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TecHRSeries Interview with David Nevogt, Co-Founder & CEO at Hubstaff.com

Several roles across the typical organizational hierarchy as well as multiple industries can benefit from a shift to a more remote work inspired experience; this is what the ongoing Covid-19 has opened up many conversations on. Catch this latest TecHRseries interview where David Nevogt, CEO at Hubstaff shares his thoughts and tips on optimizing work from home standards.


Tell us a little about yourself Dave, how did the idea of Hubstaff come about – what is your biggest vision and plan for the platform?

Hubstaff was born out of a need to manage remote teams easily and provide more flexibility to work. I had already started and sold one remote business, and was running a second when I realized that others most likely had the same need that I had.

I also realized remote work was on the rise, and through my experience running a software company, I learned that there are smart, nice, talented, and hard-working people all over the world.

Our biggest vision is to make Hubstaff a work management platform. This means streamlining different aspects of running a business including timesheets, payroll, scheduling, and even GPS tracking for field service teams, for example. If there’s a task that you do on a recurring basis, we want to help automate it so you can focus on your most important work.

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At a time such as the present, with the ongoing pandemic and its effects on businesses and the need to work from home, what are some top tips you would like to share when it comes to tracking remote teams and a distributed workforce?

We’ve learned a lot about remote work, as we’ve been a remote business since the beginning. Here’s my top advice for managing distributed work:

  1. Keep communication channels open and decide how best to reach people for different requests.
  2. Hold your meetings as you usually do, and default to having the camera on whenever possible.
  3. Track your work so it’s easy to see what you accomplished for the day.
  4. Consider a daily stand-up (either a call or automated where you submit daily updates) to keep teams informed of priorities so they can dedicate time to the right projects.
  5. Make time for deep work by blocking off your calendar and focusing on the highest priority work.
  6. Separate workspace from living space as much as possible. This keeps you focused while you are working and lets you end the workday when you’re done.

What industries / roles do you feel need to proactively start inculcating more employee friendly work from home policies today? What tips would you share with businesses belonging to industries that have not been accustomed to the concept of remote work?

Many types of office work can be done remotely. It’s not for everyone, and there are certainly businesses that are just not set up for distributed work. For those who can make an effort to transition to remote work, the benefits are there. Shorter commute, more flexibility, being able to work when you’re most productive — it’s all possible when you give remote work a try.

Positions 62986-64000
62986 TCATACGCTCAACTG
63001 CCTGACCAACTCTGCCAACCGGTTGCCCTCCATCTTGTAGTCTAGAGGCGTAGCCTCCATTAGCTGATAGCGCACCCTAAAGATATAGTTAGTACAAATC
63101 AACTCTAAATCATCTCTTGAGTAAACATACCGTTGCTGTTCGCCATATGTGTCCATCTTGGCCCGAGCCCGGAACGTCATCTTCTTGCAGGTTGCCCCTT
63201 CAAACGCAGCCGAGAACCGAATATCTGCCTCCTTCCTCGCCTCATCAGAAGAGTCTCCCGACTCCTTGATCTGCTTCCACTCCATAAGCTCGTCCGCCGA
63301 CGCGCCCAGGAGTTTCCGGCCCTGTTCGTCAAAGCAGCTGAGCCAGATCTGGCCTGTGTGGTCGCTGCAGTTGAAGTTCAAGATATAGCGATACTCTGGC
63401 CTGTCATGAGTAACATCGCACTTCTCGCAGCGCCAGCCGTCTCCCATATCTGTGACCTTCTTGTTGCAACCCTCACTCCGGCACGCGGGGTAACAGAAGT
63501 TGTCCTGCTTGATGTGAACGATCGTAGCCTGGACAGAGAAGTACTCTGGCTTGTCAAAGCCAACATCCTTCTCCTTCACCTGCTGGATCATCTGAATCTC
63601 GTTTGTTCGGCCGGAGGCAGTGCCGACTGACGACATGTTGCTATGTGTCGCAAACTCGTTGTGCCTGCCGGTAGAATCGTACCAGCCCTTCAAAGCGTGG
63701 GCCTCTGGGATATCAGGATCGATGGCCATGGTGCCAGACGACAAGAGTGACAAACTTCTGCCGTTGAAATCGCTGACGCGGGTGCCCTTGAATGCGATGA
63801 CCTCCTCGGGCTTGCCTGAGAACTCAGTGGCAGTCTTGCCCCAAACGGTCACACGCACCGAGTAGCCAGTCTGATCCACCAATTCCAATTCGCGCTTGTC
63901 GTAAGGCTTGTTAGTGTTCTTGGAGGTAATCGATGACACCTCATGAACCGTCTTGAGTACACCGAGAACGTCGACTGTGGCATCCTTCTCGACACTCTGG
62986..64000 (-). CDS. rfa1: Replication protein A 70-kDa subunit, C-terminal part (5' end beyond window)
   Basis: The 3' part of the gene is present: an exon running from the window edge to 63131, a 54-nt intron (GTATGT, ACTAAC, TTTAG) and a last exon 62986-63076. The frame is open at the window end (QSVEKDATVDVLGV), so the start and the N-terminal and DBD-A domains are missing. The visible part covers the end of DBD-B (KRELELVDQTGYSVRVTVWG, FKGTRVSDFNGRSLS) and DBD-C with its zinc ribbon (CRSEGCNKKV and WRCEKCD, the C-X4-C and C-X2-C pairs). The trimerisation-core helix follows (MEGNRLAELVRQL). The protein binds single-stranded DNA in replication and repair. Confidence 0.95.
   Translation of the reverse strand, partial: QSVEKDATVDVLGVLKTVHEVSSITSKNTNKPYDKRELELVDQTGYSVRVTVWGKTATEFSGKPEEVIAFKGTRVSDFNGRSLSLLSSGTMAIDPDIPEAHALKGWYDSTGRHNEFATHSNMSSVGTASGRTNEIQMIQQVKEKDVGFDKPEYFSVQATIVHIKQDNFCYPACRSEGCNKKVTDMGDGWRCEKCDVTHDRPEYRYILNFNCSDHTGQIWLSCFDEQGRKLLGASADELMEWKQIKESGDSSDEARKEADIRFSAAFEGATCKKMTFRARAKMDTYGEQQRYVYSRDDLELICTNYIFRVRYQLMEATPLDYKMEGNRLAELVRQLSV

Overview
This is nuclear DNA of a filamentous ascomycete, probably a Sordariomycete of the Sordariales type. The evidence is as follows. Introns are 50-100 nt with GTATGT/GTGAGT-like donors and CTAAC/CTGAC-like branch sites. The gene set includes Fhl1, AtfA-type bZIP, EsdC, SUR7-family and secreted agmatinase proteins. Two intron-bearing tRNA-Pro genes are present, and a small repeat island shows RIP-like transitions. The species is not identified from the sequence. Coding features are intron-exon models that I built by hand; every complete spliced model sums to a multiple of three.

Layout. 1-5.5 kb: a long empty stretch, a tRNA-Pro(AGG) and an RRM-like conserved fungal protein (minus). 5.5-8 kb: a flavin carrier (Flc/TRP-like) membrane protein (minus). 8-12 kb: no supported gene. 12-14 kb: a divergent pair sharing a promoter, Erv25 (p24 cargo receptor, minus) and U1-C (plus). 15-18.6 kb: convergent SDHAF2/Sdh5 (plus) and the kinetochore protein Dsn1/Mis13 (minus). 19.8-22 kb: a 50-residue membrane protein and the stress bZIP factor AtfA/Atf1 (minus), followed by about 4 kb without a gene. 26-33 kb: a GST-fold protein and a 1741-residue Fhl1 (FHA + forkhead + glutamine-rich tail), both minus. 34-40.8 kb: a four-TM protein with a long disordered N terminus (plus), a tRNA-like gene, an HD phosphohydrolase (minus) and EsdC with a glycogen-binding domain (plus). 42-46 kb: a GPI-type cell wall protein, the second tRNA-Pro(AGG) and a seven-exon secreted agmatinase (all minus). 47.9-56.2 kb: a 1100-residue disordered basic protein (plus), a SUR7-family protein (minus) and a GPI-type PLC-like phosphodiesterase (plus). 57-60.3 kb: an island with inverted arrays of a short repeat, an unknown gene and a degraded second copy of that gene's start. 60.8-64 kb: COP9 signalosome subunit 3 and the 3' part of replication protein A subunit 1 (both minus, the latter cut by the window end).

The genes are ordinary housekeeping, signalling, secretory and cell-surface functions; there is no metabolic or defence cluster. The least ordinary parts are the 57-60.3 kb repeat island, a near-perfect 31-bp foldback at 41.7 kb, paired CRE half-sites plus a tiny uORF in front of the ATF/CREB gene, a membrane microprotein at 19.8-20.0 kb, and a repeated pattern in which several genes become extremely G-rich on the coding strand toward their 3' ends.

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What other collaboration tools would you advise teams to use, to boost productivity especially during these uncertain times due to the global pandemic and as work from home starts becoming the new normal for several people and industries.

You definitely need a communication platform like Slack, a way to store and organize tools such as Google Drive or Dropbox, and software that allows you to do your specific role remotely (GitHub, Invision, that sort of thing).

Time tracking and project management are also key, of course, because it’s not as easy as walking up to someone’s desk to check in on a project when you’re remote. We use our own Agile project management, Hubstaff Tasks, which allows us to automate workflows, tag people and assign tasks, create Sprints, post daily Stand-ups, and even add due dates and hours estimates.

In your journey in tech/as an entrepreneur so far, what are some of the biggest leadership/team building lessons you’ve learnt?

I wrote an ebook on leading remote teams that covers some of the biggest lessons I’ve learned. To me, the fundamentals of team management are:

  • Don’t be a jerk!
  • Lead by example
  • Self-evaluate
  • Know that you can’t change people
  • Make sure everyone knows they are accountable for their own actions

A few tips for businesses worldwide dealing with the current world pandemic

Embrace remote work. It’s an unfortunate reason for companies to turn to remote work, but we really think there are benefits for both employee and employer. Not having to commute and gaining back those hours in the day is just one small example. Giving it a fair shot during this time might just improve your team’s happiness, processes, and workflows for the better.

Hubstaff helps businesses reach new levels of productivity through better team, project, and time management. Hubstaff’s time tracking software is used by over 10,000 teams across the world that want to achieve more. Users can track work hours, pay team members, invoice clients, see in-depth reporting, and more through the web dashboard, desktop, and mobile apps.

David is the Co-founder and CEO of Hubstaff